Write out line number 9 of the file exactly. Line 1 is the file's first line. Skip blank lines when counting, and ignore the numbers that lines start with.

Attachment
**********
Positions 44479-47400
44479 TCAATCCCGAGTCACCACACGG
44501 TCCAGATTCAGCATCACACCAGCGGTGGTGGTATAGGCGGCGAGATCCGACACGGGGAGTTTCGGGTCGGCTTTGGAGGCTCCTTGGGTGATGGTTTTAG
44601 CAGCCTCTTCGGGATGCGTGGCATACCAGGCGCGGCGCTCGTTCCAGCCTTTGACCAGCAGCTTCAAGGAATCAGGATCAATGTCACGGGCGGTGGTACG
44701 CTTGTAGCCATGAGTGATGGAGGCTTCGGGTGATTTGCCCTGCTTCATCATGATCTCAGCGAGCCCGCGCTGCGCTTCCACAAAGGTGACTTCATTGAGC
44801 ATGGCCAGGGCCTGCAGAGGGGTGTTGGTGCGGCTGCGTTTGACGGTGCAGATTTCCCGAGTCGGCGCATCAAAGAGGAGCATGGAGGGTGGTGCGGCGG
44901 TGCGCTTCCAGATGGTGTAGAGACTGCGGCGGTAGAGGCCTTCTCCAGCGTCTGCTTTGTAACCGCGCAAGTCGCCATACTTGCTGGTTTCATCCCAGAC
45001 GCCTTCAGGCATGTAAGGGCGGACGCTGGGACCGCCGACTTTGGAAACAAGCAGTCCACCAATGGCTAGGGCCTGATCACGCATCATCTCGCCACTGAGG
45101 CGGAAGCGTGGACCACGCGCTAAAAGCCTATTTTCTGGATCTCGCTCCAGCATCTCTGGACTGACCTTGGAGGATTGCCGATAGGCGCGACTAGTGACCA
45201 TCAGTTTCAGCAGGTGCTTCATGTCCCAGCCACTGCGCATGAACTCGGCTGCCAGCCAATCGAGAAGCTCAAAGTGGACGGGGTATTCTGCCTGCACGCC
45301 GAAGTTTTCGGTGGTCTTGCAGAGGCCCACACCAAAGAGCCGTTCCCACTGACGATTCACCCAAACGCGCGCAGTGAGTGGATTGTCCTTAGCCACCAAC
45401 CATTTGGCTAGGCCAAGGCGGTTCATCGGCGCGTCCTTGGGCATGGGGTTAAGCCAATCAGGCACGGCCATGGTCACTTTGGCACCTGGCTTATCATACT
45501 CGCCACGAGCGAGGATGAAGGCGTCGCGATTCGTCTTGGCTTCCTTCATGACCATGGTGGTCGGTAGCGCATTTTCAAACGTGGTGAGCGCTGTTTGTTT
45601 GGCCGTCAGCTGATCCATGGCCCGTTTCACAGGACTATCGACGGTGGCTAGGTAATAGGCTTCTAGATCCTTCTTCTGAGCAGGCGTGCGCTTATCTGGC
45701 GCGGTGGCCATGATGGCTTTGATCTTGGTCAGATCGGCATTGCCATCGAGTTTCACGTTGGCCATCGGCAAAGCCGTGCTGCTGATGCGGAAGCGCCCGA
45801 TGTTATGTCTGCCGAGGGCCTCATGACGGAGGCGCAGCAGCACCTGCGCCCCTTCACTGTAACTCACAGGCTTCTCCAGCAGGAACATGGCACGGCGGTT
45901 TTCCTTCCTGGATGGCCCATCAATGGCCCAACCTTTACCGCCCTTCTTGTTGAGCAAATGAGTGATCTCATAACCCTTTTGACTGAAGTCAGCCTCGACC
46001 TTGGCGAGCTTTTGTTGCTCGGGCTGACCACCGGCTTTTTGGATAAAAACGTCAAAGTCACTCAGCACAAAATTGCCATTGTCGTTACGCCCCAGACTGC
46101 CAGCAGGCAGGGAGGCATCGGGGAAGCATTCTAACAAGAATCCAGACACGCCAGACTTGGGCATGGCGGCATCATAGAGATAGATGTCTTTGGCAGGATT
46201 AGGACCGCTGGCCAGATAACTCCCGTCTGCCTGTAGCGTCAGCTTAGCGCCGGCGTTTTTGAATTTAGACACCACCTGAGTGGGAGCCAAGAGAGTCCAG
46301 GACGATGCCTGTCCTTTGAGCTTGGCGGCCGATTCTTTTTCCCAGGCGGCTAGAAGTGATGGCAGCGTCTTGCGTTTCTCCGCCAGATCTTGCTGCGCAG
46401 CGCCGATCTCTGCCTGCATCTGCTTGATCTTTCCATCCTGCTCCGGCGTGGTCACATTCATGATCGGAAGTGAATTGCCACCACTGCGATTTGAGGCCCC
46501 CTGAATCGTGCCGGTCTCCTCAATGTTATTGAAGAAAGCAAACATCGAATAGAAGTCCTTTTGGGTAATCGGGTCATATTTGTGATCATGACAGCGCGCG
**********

45101 CGGAAGCGTGGACCACGCGCTAAAAGCCTATTTTCTGGATCTCGCTCCAGCATCTCTGGACTGACCTTGGAGGATTGCCGATAGGCGCGACTAGTGACCA